My Name is on Mom’s Checking Account (Part 1)

It’s an issue I deal with frequently as an elder law attorney.  Melissa tells me she has been handling Mom’s finances for several years.  She writes checks from Mom’s checking account and transfers funds from Mom’s other accounts, as needed, to pay the bills.  She says she does it because she has power of attorney.  Upon further inquiry I learn she is actually co-owner on the account.  Does that matter?   Is there a difference?

 Yes, it matters and yes there is a difference.  Let’s look first at the difference.  A power of attorney is a document in which the principal designates an agent to act on the principal’s behalf.  A financial power of attorney will typically give the agent the power to conduct financial transactions, such as pay bills, access bank and investment accounts, conduct real estate transactions, pay taxes, etc.  It can be as all-encompassing or limiting as the principal wishes.

 With respect to bank accounts, the power of attorney will give the agent the ability to write checks on the prinicipal’s behalf.  The agent will sign his/her name followed by the initials “POA” .  If Melissa is Mom’s agent, then she is acting in a fiduciary capacity and must act in Mom’s best interest.  The assets in that account are still owned by Mom.  However, if Melissa is a co-owner of the account, then those assets become hers or, in some cases, one-half of the assets become hers.

 It is very easy to misunderstand the difference and in many cases we have found that people are under the impression they have set up a POA situation when in fact they have made their “agent” a co-owner.  A careful review of a monthly bank statement can reveal the answer.   If Melissa is an agent under power of attorney, her name would not appear on the bank statement or it would appear with the initials “POA” after it.  She produced a recent statement and it listed Mom and Melissa’s names but no “POA”.  A call to the bank confirmed that Melissa is a co-owner of the account.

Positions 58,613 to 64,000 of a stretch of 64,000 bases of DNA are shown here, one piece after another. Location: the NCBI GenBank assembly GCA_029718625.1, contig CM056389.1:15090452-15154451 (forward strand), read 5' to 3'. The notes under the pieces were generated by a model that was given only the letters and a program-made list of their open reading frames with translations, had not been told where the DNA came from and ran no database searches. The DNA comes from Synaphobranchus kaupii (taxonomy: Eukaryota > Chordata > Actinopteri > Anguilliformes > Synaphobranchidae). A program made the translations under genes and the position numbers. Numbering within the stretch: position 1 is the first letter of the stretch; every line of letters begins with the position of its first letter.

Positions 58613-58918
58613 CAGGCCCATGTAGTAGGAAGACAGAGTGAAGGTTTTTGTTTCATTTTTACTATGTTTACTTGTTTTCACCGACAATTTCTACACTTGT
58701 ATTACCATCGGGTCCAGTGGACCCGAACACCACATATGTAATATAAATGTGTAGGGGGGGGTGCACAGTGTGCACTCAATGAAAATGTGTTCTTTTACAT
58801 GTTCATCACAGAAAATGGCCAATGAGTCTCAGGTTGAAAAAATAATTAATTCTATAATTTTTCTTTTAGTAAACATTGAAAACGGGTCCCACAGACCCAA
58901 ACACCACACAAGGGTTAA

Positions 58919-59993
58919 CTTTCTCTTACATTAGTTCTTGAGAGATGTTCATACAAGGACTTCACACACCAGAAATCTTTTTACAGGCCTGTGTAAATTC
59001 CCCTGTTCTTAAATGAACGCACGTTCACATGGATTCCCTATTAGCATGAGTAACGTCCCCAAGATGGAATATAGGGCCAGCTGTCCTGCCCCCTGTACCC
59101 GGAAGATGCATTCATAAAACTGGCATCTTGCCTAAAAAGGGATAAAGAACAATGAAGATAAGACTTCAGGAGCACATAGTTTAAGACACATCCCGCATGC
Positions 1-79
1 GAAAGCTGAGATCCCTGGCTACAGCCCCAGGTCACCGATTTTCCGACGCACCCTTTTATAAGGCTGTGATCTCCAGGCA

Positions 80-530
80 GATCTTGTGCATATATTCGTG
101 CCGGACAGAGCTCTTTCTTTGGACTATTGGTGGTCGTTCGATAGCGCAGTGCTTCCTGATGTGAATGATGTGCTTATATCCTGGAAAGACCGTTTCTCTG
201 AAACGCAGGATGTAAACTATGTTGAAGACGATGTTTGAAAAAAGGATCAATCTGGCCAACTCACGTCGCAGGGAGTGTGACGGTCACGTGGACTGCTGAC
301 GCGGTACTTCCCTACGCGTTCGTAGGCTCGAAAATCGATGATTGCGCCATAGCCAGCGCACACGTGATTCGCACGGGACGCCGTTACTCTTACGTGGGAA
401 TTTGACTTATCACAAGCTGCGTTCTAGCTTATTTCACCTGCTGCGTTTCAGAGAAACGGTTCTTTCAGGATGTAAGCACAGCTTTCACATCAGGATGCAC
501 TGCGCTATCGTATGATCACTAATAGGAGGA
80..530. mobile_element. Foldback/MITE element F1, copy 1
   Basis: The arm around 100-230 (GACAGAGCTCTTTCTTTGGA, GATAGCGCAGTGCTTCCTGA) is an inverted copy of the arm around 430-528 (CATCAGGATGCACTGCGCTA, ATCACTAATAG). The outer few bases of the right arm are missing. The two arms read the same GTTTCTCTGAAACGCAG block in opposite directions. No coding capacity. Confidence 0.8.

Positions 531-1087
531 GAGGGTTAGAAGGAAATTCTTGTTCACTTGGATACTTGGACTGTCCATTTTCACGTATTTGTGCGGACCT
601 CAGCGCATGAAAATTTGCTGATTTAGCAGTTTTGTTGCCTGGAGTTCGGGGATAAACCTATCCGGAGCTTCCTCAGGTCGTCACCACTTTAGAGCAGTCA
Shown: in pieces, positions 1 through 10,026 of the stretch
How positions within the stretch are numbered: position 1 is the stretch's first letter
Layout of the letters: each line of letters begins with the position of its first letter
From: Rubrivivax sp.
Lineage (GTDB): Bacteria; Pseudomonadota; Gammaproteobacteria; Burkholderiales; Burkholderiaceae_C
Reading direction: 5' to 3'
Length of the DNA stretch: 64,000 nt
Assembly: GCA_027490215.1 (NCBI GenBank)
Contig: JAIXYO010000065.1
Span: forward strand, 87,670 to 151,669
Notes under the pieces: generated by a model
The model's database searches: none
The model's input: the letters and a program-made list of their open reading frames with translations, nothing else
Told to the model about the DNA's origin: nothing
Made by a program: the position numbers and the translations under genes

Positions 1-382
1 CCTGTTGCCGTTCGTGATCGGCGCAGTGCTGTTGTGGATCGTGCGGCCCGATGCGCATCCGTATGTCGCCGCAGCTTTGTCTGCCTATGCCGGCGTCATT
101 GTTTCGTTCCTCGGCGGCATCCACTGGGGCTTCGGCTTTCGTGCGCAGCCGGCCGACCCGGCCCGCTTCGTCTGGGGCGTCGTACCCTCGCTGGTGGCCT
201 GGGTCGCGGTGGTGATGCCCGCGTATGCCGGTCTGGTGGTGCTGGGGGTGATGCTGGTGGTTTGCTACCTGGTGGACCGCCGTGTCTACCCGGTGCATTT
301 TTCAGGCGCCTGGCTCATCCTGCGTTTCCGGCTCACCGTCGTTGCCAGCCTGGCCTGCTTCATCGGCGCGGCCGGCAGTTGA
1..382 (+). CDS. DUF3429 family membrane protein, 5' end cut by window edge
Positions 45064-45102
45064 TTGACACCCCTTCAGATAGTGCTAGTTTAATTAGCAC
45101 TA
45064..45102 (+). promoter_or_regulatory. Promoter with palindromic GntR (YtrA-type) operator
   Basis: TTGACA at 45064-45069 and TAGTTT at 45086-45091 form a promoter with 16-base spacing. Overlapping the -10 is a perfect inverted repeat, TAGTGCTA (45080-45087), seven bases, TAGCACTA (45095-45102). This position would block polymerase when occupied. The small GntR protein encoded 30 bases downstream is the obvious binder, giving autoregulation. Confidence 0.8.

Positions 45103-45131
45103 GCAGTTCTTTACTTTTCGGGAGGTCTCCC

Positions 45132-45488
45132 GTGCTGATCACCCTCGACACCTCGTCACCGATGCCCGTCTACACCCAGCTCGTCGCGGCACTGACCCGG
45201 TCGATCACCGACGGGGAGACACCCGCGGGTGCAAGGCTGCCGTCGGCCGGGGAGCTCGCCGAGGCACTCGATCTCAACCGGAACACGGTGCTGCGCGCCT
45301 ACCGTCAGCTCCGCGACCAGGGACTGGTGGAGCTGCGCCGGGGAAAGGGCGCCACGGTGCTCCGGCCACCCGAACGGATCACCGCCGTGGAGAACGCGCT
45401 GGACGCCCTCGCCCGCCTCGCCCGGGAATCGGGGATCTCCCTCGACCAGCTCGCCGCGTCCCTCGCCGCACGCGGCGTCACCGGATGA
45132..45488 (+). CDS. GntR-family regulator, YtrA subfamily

Now that we understand the difference, let’s go back to my first question, “Does it matter?”  We’ll delve into that next week.

4 Responses so far.

  1. Mike Smith says:

    Yale:

    You are making an important point in your post. We see clients all the time who think co-ownership of an account is a great way to plan for the future. One of the problems (in addition to the obvious Medicaid and Veterans’ Aid and Attendance asset issues) we have seen is that Melissa’s creditors become Mom’s creditors and that might lead to an unintended result where Mom loses her assets because of a lawsuit or financial issue that Melissa has.

    Mike

    • AmyWeiss says:

      Mike,
      I have a book that is filled with stories such as this blog post.
      The book can be found at benicetomebook.com or on amazon.com
      Be Nice To Me – I Pick Your Nursing Home by Yale Hauptman.
      Its a great tool.

      Yale

  2. M!elissa Polk says:

    Sounds a little familiar. Can’t wait to read next week’s issue. Sounds like I might be in that boat

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